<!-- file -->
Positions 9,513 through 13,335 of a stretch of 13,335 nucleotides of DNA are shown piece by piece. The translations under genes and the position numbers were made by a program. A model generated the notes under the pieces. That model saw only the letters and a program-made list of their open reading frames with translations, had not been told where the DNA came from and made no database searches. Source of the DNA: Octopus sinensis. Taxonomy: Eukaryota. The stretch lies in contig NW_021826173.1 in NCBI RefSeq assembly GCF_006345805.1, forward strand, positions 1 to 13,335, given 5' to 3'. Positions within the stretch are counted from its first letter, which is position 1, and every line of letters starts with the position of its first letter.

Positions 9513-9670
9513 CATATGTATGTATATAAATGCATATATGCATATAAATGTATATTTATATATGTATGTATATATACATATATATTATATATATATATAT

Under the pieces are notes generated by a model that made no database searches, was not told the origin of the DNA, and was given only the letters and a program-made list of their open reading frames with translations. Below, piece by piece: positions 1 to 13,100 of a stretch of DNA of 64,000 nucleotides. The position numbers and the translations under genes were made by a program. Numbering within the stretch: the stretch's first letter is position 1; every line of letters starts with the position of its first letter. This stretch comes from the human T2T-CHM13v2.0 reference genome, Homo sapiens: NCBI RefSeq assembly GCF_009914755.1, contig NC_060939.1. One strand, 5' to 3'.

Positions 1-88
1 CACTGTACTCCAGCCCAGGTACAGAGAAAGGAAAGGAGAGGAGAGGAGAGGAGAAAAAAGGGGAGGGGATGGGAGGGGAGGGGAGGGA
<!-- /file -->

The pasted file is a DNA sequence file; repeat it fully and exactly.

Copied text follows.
Positions 9,513 through 13,335 of a stretch of 13,335 nucleotides of DNA are shown piece by piece. The translations under genes and the position numbers were made by a program. A model generated the notes under the pieces. That model saw only the letters and a program-made list of their open reading frames with translations, had not been told where the DNA came from and made no database searches. Source of the DNA: Octopus sinensis. Taxonomy: Eukaryota. The stretch lies in contig NW_021826173.1 in NCBI RefSeq assembly GCF_006345805.1, forward strand, positions 1 to 13,335, given 5' to 3'. Positions within the stretch are counted from its first letter, which is position 1, and every line of letters starts with the position of its first letter.

Positions 9513-9670
9513 CATATGTATGTATATAAATGCATATATGCATATAAATGTATATTTATATATGTATGTATATATACATATATATTATATATATATATAT

Under the pieces are notes generated by a model that made no database searches, was not told the origin of the DNA, and was given only the letters and a program-made list of their open reading frames with translations. Below, piece by piece: positions 1 to 13,100 of a stretch of DNA of 64,000 nucleotides. The position numbers and the translations under genes were made by a program. Numbering within the stretch: the stretch's first letter is position 1; every line of letters starts with the position of its first letter. This stretch comes from the human T2T-CHM13v2.0 reference genome, Homo sapiens: NCBI RefSeq assembly GCF_009914755.1, contig NC_060939.1. One strand, 5' to 3'.

Positions 1-88
1 CACTGTACTCCAGCCCAGGTACAGAGAAAGGAAAGGAGAGGAGAGGAGAGGAGAAAAAAGGGGAGGGGATGGGAGGGGAGGGGAGGGA